High school censorship calls up again in 1999
Requests for legal help from student journalists, advisers increase slightly
Overall, in 1999 the SPLC staff responded to 1,624 requests from student journalists and their advisers seeking legal help, up only slightly from the 1,597 calls received the previous year. In addition, the Center responded to 445 requests from individuals seeking information only or from news media seeking comment on student press issues.
Once again, the SPLC received more legal questions (777) from public high school students than any other group. Questions about censorship topped the list of high school concerns (47 percent), followed by questions about libel/privacy law (23 percent) and copyright law (16 percent).
While high school calls were on the rise, the number of requests for legal help received from public and private college student media dropped slightly. (748 in 1999 compared to 791 in 1998). For the second year in a row, questions regarding public access to records and meetings, including campus crime information, (32 percent) topped the number of questions regarding censorship (26 percent) and libel/privacy law (19 percent). Legal assistance ranged from providing information over the telephone to drafting opinion letters to making referrals to local attorneys who are members of the Student Press Law Center's pro bono Attorney Referral Network.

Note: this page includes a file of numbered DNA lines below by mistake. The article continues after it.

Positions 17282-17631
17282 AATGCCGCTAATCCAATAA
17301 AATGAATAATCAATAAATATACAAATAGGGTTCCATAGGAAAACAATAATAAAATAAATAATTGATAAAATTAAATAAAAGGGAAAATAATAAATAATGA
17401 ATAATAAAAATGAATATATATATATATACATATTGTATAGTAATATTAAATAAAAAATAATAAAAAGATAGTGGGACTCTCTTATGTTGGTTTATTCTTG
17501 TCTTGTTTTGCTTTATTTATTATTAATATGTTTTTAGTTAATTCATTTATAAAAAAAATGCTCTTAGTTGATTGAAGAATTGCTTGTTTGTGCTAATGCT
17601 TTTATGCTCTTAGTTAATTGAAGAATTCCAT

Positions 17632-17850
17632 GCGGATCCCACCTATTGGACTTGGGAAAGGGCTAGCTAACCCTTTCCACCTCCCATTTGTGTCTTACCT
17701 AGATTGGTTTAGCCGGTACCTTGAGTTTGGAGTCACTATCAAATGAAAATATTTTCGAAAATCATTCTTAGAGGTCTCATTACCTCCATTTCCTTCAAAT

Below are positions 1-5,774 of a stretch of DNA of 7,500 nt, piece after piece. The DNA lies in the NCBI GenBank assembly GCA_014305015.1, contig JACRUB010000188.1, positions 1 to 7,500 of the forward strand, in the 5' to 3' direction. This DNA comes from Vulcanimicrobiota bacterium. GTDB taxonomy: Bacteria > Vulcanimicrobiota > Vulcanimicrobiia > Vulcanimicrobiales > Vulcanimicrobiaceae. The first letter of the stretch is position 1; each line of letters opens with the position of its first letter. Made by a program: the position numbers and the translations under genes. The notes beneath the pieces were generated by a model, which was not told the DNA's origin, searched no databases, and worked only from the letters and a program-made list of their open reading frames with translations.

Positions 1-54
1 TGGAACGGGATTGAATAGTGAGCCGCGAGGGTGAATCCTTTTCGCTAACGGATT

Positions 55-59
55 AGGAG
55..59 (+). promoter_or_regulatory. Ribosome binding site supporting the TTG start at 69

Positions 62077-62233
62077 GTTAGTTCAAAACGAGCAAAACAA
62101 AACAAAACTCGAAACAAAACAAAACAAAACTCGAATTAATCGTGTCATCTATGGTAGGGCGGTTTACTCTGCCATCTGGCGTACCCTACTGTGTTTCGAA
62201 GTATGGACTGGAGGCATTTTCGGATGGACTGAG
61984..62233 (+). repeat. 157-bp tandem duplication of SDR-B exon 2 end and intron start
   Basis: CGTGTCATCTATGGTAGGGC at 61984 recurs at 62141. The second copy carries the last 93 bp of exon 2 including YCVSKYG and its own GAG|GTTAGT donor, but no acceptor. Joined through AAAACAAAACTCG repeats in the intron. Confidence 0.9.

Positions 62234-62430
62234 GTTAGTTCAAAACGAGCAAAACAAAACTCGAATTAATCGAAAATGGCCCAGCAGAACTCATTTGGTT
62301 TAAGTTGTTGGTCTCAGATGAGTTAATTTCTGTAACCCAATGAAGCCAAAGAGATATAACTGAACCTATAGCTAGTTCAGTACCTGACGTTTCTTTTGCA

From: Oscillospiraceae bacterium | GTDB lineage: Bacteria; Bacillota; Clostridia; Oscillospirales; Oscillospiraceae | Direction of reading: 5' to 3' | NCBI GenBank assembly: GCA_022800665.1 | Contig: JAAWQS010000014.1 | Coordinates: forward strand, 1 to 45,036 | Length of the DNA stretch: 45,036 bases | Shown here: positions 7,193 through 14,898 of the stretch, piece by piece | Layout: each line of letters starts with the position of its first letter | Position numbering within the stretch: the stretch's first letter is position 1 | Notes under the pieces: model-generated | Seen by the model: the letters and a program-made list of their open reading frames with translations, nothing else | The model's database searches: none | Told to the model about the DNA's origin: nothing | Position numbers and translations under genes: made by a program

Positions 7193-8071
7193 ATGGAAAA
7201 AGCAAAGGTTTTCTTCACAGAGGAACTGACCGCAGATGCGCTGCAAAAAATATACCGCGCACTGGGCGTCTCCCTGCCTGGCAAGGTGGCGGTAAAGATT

Calls to the Student Press Law Center came from all 50 states, the District of Columbia and five foreign countries. Callers from California (182 calls), New York (173), Texas (106), Missouri (97), Ohio (90), Illinois (80), Virginia (76), Pennsylvania (75), Michigan (73), and Florida (71) topped the list.
Since 1974, the Student Press Law Center has been the only national legal assistance agency and information clearinghouse devoted exclusively to protecting and educating the student press about their freedom of expression and freedom of information rights. The SPLC is a 501(c)(3) nonprofit organization. All legal services are provided to the student media free of charge.
Fall 2000, reports